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Systemic amyloidosis: lessons from β2-microglobulin.

Stoppini M, Bellotti V - J. Biol. Chem. (2015)

Bottom Line: Its genetic variant D76N causes a very rare form of familial systemic amyloidosis.These two types of amyloidoses differ significantly in terms of the tissue localization of deposits and for major pathological features.Considering how the amyloidogenesis of the β2-microglobulin mechanism has been scrutinized in depth for the last three decades, the comparative analysis of molecular and pathological properties of wild type β2-microglobulin and of the D76N variant offers a unique opportunity to critically reconsider the current understanding of the relation between the protein's structural properties and its pathologic behavior.

View Article: PubMed Central - PubMed

Affiliation: From the Department of Molecular Medicine, Institute of Biochemistry, University of Pavia, 27100 Pavia, Italy and.

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Schematic picture of the hypothetical events occurring in the interstitial space where globular soluble proteins undergo fibrillar conversion. The chemical physical characteristics of the interstitial space and forces generated by the fluid flow are well reviewed by Swartz and Fleury (61). Native globular proteins flow through a network of fibrous proteins (i.e. collagen and elastin) and GAGs. These matrix proteins expose hydrophobic patches with which the native globular proteins collide. At the interface between the hydrophobic surface and the aqueous fluid, proteins are exposed to forces sufficient to perturb the folded state. The exposure of normally buried hydrophobic elements further facilitates the interaction with the hydrophobic matrix, local accumulation of partially folded globular conformers reaching a condition of supersaturation. Supersaturation is the precondition for protein aggregation and loss of solubility. Even minimal changes in the intensity of the shear flow can break the very labile soluble state of partially folded proteins when they reach the condition of supersaturation. If supersaturation is not reached, the simple unfolding of the proteins does not imply a fibrillar conversion and the protein can properly refold and escape from the aggregation.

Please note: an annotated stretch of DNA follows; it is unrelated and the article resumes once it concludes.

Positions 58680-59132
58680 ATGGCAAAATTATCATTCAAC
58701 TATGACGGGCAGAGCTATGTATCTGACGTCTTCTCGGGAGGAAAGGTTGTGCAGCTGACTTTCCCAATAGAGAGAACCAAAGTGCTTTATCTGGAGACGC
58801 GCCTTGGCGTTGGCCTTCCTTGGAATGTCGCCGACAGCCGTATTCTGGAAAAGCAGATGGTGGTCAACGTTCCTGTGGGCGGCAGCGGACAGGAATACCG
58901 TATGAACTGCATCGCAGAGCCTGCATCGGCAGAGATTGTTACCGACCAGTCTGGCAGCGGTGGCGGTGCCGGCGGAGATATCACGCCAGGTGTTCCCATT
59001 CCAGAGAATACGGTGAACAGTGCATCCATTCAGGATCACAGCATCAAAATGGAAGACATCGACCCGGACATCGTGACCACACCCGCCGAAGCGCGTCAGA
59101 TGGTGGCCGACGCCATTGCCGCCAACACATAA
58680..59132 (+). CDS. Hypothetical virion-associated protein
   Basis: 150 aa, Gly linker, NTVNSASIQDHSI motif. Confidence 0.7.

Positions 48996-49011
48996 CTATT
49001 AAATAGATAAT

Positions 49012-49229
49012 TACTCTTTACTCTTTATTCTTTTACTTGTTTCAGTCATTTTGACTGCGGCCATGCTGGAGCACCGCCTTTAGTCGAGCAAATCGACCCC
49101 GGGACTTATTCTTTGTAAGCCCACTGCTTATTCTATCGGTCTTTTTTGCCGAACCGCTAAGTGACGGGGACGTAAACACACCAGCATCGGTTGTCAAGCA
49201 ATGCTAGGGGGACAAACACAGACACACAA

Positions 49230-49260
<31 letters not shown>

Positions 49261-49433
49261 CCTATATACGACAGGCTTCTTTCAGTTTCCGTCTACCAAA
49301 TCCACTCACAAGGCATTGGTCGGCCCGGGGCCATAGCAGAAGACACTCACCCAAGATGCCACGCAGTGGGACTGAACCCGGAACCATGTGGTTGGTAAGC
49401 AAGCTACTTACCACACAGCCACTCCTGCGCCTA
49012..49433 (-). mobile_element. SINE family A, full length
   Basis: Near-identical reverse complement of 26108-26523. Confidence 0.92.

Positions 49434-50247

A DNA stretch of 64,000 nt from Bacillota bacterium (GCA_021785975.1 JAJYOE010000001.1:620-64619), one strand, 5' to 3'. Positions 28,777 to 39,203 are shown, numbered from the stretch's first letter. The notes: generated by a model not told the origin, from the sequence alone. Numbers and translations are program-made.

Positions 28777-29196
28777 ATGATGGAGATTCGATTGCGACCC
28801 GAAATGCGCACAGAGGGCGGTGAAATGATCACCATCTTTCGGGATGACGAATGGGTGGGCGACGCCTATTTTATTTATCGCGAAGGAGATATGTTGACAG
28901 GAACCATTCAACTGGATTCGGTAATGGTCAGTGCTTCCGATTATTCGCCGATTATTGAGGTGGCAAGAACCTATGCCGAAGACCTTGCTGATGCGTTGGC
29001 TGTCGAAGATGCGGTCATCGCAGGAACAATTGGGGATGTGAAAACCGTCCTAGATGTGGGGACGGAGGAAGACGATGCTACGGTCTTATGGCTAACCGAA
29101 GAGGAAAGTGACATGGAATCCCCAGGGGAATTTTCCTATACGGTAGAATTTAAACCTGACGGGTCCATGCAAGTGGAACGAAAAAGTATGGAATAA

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Figure 3: Schematic picture of the hypothetical events occurring in the interstitial space where globular soluble proteins undergo fibrillar conversion. The chemical physical characteristics of the interstitial space and forces generated by the fluid flow are well reviewed by Swartz and Fleury (61). Native globular proteins flow through a network of fibrous proteins (i.e. collagen and elastin) and GAGs. These matrix proteins expose hydrophobic patches with which the native globular proteins collide. At the interface between the hydrophobic surface and the aqueous fluid, proteins are exposed to forces sufficient to perturb the folded state. The exposure of normally buried hydrophobic elements further facilitates the interaction with the hydrophobic matrix, local accumulation of partially folded globular conformers reaching a condition of supersaturation. Supersaturation is the precondition for protein aggregation and loss of solubility. Even minimal changes in the intensity of the shear flow can break the very labile soluble state of partially folded proteins when they reach the condition of supersaturation. If supersaturation is not reached, the simple unfolding of the proteins does not imply a fibrillar conversion and the protein can properly refold and escape from the aggregation.